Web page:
• Candelytics from Harvard University, a startup building the digital infrastructure for 3-D data, won the fourth place $5,000 prize.
  • OYA FEMTECH Apparel from UCLA, an athletic wear company that designs feminine health-focused clothing, won the fifth place $5,000 prize. The company also won the $5,000 Eagle Investors Prize, the $25,000 Urban Capital Network Prize, and the $1,000 Second Place Anbarci Family People's Choice prize, bringing the company's grand total in cash and investment prizes to $36,000.
  • LFAnt Medical from McGill University , an innovative and tech-backed STI testing company, won the sixth place $5,000 prize and the $20,000 Johnson and Johnson Innovation Prize, bringing the company's grand total in cash and investment prizes to $25,000.
  • SimpL from the University of Pittsburgh, an AI-backed fitness software company, won the seventh place $5,000 prize. The company also won the $25,000 Spirit of Entrepreneurship Prize from the Pearland Economic Development Corp., bringing the company's grand total in cash and investment prizes to $30,000.

Some of the competition's participating startups outside of the seven finalists won monetary and in-kind prizes. Here's a list of those.

  • Mercury Fund's Elevator Pitch Prizes also included:
    • Best Life Science $500 Prize to Blue Comet Medical Solutions from Northwestern University
    • Best Consumer $500 Prize to EasyFlo from the University of New Mexico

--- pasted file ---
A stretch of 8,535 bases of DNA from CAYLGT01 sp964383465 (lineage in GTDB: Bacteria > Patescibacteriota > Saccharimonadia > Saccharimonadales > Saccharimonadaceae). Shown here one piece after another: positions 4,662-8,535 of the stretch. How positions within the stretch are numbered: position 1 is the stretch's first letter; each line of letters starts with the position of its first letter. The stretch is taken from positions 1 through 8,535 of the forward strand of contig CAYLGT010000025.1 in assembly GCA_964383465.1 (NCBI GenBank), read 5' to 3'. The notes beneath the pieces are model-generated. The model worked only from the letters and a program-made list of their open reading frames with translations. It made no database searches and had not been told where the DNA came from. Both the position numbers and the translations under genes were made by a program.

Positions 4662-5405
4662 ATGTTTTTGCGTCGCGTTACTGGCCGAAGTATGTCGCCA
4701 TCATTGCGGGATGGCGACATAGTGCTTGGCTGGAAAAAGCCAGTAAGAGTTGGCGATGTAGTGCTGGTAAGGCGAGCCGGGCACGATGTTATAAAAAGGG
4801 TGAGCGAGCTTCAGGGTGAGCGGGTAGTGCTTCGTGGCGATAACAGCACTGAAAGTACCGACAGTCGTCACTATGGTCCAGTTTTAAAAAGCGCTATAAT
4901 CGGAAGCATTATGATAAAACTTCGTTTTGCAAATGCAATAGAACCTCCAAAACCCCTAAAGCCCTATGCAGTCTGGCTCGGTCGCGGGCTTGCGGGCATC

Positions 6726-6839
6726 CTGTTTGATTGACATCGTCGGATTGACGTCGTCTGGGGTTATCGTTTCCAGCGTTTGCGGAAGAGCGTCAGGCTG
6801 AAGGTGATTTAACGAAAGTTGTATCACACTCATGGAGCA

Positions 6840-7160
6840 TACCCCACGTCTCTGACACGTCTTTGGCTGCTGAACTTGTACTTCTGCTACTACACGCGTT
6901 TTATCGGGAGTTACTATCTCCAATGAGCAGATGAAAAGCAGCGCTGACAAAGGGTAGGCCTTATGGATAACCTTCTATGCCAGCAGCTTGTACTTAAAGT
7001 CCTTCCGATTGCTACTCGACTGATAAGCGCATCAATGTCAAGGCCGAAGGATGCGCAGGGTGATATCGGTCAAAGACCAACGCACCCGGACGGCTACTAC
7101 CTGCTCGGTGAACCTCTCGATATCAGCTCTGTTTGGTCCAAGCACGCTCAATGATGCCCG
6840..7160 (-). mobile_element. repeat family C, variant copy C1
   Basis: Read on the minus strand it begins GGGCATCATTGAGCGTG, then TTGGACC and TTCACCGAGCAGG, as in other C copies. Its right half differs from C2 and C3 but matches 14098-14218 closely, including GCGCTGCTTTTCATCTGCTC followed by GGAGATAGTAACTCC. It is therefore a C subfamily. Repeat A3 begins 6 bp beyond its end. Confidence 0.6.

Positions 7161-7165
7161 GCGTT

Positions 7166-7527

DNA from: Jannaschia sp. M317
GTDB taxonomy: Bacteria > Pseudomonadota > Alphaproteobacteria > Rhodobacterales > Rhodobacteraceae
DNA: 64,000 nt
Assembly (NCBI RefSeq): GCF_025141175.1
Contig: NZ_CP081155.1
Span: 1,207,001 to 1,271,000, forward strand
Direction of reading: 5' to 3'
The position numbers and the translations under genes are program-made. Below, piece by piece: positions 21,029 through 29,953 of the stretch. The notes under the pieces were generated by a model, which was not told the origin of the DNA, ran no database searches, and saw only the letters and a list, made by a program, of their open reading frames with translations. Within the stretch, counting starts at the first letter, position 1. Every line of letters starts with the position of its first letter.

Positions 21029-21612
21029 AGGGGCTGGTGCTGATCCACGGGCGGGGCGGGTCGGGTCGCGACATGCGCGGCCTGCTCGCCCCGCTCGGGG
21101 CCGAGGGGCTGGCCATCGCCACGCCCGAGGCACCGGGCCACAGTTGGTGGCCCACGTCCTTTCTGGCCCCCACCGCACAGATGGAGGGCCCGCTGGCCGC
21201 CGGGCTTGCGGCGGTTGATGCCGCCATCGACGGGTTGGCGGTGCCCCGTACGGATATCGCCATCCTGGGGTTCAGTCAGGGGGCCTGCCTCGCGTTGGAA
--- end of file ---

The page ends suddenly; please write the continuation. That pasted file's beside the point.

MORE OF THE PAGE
• Best Overall $1,000 prize to Anthro Energy from Stanford University
  • The Palo Alto Software Outstanding LivePlan Pitch $3,000 Prize went to LiRA Inc. from the University of North Carolina at Chapel Hill
  • The OFW Law FDA Regulatory Strategy Prize, a $20,000 in-kind award went to Paldara Inc. from Oklahoma State University.
  • The Silver Fox Mentoring Prize, which included $20,000 in kind prizes to three winners selected Ai-Ris from Texas A&M University, BruxAway from the University of Texas, and Karkinex from Rice University as recipients.
  • The first, second, and third place winners also each received the legal service prize from Baker Botts for a total of $20,000 in-kind award.
  • The Courageous Women Entrepreneurship Prize from nCourage — a $50,000 investment prize — went to Shelly Xu Design from Harvard University.
  • The SWPDC Pediatric Device Prize — usually a $50,000 investment divided its prize to two winners to receive $25,000 each
    • Blue Comet Medical Solutions from Northwestern University
    • Neurava from Purdue University
  • TMC Innovation Healthcare Prize awarded a $100,000 investment prize and admission into its accelerator to ArchGuard from Duke University
  • The Artemis Fund awarded its $100,000 investment prize to Kit Switch from Stanford University
The awards program concluded with a plan to host the 22nd annual awards in 2022 in person.

If you missed the virtual programming, each event was hosted live on YouTube and the videos are now available on the Rice Alliance's page.